Ragan said Monday that the suspended driver is working hard to determine what went wrong.
"He was a little dumbfounded and shell-shocked Saturday night, and yesterday; it just seemed a little surreal," Ragan told The Associated Press. "It's just so far from AJ's character, and he's trying to come to terms with what has just happened and figure out how this could [happen] and respect NASCAR's process."
Ragan said at that time that no legal counsel had been sought thus far "because I don't think there is any need at this point.''
Ragan said she spent much of the day with Allmendinger and at no point had he indicated he took a banned substance.
"I don't have any knowledge he's ever taken anything," she told ESPN.com on Monday. "He's super health conscious and always has been. That's never been a concern."
Sam Hornish Jr. will remain in the No. 22 Dodge at Penske Racing for Sunday's Sprint Cup race at New Hampshire while Allmendinger deals with the suspension. Hornish finished 33rd at Daytona after a blown tire on Lap 82 severely damaged the car.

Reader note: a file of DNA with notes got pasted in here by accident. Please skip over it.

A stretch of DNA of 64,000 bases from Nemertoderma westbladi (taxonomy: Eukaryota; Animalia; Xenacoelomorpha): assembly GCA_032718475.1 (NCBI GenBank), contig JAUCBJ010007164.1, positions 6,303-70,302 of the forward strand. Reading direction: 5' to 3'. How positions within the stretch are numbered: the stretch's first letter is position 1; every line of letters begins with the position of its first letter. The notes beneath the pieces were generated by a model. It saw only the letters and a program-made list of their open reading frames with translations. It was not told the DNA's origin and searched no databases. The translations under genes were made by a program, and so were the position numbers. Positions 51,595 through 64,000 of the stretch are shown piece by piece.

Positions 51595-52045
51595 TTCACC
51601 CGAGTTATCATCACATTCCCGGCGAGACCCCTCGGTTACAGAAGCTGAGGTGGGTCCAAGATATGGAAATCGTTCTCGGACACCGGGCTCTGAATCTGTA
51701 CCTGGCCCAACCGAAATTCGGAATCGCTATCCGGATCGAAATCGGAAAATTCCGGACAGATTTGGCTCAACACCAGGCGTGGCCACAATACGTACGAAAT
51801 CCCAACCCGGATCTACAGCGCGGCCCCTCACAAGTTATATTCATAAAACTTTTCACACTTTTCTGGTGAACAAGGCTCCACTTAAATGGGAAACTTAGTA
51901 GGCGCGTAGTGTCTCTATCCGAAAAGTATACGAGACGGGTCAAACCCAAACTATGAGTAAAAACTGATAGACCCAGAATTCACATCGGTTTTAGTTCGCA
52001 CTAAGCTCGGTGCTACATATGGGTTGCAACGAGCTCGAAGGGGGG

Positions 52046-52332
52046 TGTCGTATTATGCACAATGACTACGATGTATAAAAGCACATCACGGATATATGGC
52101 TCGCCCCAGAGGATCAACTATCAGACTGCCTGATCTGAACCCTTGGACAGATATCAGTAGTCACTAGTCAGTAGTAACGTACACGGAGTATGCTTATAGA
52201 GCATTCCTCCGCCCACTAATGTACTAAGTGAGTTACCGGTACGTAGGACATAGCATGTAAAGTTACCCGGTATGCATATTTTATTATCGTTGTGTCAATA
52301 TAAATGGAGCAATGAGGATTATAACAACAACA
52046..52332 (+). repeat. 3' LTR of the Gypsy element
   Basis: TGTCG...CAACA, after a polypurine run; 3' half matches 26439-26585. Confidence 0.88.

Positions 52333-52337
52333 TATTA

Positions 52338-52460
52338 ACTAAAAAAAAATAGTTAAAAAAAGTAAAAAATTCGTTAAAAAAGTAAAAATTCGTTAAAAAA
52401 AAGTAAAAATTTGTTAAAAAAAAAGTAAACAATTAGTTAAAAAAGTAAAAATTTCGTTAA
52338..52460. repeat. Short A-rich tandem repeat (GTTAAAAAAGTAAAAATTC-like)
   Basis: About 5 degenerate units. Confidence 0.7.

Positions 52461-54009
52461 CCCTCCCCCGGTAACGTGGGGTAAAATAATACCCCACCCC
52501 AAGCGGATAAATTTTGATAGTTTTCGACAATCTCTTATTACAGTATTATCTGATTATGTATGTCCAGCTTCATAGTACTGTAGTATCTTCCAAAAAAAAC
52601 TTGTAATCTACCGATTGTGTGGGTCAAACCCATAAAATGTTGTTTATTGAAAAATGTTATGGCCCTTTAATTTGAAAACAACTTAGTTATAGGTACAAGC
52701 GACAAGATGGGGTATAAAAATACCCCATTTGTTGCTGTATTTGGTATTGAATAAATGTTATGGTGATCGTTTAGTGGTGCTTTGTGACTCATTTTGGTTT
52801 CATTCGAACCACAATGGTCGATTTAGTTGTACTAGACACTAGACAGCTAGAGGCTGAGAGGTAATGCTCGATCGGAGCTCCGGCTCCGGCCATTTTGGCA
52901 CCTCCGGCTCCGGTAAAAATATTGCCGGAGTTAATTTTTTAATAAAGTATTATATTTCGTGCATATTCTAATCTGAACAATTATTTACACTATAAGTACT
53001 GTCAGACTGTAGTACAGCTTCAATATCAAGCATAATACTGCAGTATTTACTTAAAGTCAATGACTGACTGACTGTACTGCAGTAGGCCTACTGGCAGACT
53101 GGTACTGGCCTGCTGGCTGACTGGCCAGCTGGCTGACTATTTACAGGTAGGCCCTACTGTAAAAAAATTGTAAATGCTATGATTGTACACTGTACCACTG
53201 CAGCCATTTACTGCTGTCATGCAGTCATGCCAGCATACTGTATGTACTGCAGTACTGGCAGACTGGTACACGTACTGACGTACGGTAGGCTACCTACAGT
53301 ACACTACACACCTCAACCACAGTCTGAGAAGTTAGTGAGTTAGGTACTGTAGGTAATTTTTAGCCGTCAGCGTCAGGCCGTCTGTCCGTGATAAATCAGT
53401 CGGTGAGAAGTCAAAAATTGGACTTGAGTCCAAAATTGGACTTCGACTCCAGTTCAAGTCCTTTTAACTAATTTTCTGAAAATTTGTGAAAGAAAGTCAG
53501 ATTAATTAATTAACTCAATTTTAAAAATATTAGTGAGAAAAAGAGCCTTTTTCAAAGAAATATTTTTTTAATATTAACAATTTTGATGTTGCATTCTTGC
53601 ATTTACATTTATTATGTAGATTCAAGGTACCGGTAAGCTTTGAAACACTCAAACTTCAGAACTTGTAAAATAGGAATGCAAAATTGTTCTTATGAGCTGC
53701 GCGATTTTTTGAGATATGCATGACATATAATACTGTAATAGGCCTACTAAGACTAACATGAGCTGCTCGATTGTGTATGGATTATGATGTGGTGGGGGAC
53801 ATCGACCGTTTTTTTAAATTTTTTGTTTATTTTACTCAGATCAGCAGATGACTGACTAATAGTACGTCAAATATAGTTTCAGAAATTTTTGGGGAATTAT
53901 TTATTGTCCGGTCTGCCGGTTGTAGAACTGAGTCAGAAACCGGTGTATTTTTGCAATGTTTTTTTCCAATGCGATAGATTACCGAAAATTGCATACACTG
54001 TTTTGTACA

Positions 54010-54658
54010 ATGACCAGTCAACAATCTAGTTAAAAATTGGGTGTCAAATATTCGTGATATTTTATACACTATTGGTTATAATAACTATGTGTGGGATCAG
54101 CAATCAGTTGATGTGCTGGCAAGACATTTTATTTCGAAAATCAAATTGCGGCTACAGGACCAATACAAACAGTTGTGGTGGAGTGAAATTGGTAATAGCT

Penske Racing president Tim Cindric tweeted Monday that the Hornish decision was made to ensure the team is properly prepared for Loudon, as it is more demanding to prepare for than Daytona -- "not 4 any other reason."
Team officials and NASCAR have declined to comment on the substance found in Allmendinger's initial "A" sample. They are waiting on results of the "B" sample to confirm results.
Allmendinger has not commented since being notified of the suspension Saturday afternoon.
He was clearly caught off guard by the test results; Allmendinger's Twitter feed showed he was appearing on behalf of sponsor Shell/Pennzoil less than two hours before the suspension was announced at 6 p.m. Saturday.
According to the timeline provided by NASCAR, its medical review officer first alerted Allmendinger of his positive test about six hours before the suspension was announced. Allmendinger then had the opportunity to explain the result, and the medical officer had the responsibility to investigate any offered explanation.